Bryn Mawr Classical Review 2008.12.32
Gernot Krapinger (ed.), [Quintilian] Der Gladiator (Grössere Deklamationen, 9). Collana Scientifica, 18. Cassino: Università degli Studi di Cassino, 2007. Pp. 203. ISBN 9788883170416. €22.00 (pb).
Reviewed by Stefanie A. H. Kennell, American School of Classical Studies at Athens (firstname.lastname@example.org)
Word count: 737 words
After centuries of languishing in disrepute, the scholarly reception of declamation as a fully-fledged literary genre is at last proceeding apace, propelled by an ever-increasing number of journal articles, monographs, and collaborative volumes.1 Whereas scholars working in English have in recent years taken an interest in declamations from the viewpoints of both Latin philology and Roman social history, the tradition of philological analysis continues to be cultivated fruitfully by European scholars. Among its most notable products is the University of Cassino's series of translations and commentaries on the Quintilianic Major Declamations directed by Antonio Stramaglia, who published the first two volumes, on Decl. Maj. 8 (Gemini languentes) and 12 (Cadaveribus pasti), in 1999 and 2002 respectively. Two more volumes have appeared in the meantime, on Decl. Maj. 3 (Miles Marianus) and 13 (Apes pauperis). The last of these, the case of "the poor man's bees," was the work of Gernot Krapinger, who has also authored this present book.2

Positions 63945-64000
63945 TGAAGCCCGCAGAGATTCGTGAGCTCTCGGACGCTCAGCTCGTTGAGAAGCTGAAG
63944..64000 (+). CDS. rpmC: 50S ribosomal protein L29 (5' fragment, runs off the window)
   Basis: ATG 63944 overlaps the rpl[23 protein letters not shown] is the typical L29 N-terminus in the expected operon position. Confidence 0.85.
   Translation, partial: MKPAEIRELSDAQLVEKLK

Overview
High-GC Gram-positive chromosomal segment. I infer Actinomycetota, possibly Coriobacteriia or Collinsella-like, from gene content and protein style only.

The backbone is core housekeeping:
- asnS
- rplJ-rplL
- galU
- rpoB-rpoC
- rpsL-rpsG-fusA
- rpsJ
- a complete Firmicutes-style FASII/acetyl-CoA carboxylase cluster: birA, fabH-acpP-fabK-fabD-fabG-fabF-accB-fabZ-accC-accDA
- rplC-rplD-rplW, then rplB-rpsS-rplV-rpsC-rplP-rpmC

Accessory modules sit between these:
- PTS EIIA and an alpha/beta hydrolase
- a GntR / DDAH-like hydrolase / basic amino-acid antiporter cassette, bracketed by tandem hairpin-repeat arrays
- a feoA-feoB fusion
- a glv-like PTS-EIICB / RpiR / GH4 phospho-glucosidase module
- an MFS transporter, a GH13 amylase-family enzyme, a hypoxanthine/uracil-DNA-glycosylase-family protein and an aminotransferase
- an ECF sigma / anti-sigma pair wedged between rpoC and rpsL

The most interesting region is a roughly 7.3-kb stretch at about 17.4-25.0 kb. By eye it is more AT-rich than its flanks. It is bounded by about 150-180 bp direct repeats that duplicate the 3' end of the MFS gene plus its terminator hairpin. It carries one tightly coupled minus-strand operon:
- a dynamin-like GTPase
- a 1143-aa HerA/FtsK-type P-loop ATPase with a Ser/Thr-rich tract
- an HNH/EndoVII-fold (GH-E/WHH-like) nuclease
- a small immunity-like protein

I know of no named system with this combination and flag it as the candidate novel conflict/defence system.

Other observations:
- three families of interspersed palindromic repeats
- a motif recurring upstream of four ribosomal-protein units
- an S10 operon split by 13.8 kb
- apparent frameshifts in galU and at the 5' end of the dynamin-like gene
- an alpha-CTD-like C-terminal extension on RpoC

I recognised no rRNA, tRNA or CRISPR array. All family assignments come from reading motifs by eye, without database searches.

The foreword (9-10) promises a self-contained volume that does not assume the reader has Krapinger's edition of Decl. Maj. 13 to hand for remarks about textual criticism, or "a philological library" to supply literary parallels, but rather attempts "to maintain a balanced, user-friendly happy medium between linguistic and stylistic commentary, rhetorical remarks and clarifications of substantive points, predominantly those connected with piratical and gladiatorial matters" (10). Walking sturdily on the path trodden by the soundest practitioners of philological scholarship, Krapinger keeps his promise in the main.3 He frequently acknowledges his debt to the work of commentators and translators such as Burman, Ritter, Sussman, and Winterbottom. The basic text is that of Hakanson's 1982 Teubner edition; on the few occasions where it does diverge, the decisions are explained in the commentary. Some readings reaffirm the text as transmitted (nn. 253, 259, 270 [with Winterbottom's approval], 380), while the rest adopt emendations proposed by various scholars (Winterbottom: nn. 39, 65, 140, 392; Russell: n. 79; Hakanson: nn. 135, 198; Stramaglia: nn. 250 [with Winterbottom], 278 [with Pagliaro], 363 [with Hakanson], 438, 439; Ellis: n. 236; but cf. 116 n. 176, where Krapinger retains the transmitted crux praemium scribitur but translates Schultingh's conjecture). Accurate and expressive, the translation avoids the twin pitfalls of archaizing pedantry and untoward colloquialism. The commentary, meticulous and thoughtful, offers abundant parallels for characteristic turns of phrase and draws on both time-tested philological observations (e.g. 83 n. 34, 106 n. 131, 121 n. 200, 160 n. 386) and more recent philological and historical scholarship (e.g. 76-78 nn. 4-6, 99-100 n. 102, 130 n. 240, 156 n. 368). The author's close contact with Stramaglia and Winterbottom, manifest in the commentary's frequent quotations per litteras, enriches the value of the book. Like its predecessors, this edition's greatest virtue is its sober matter-of-factness in taking its subject seriously, giving Roman declamation the respectability it has long deserved.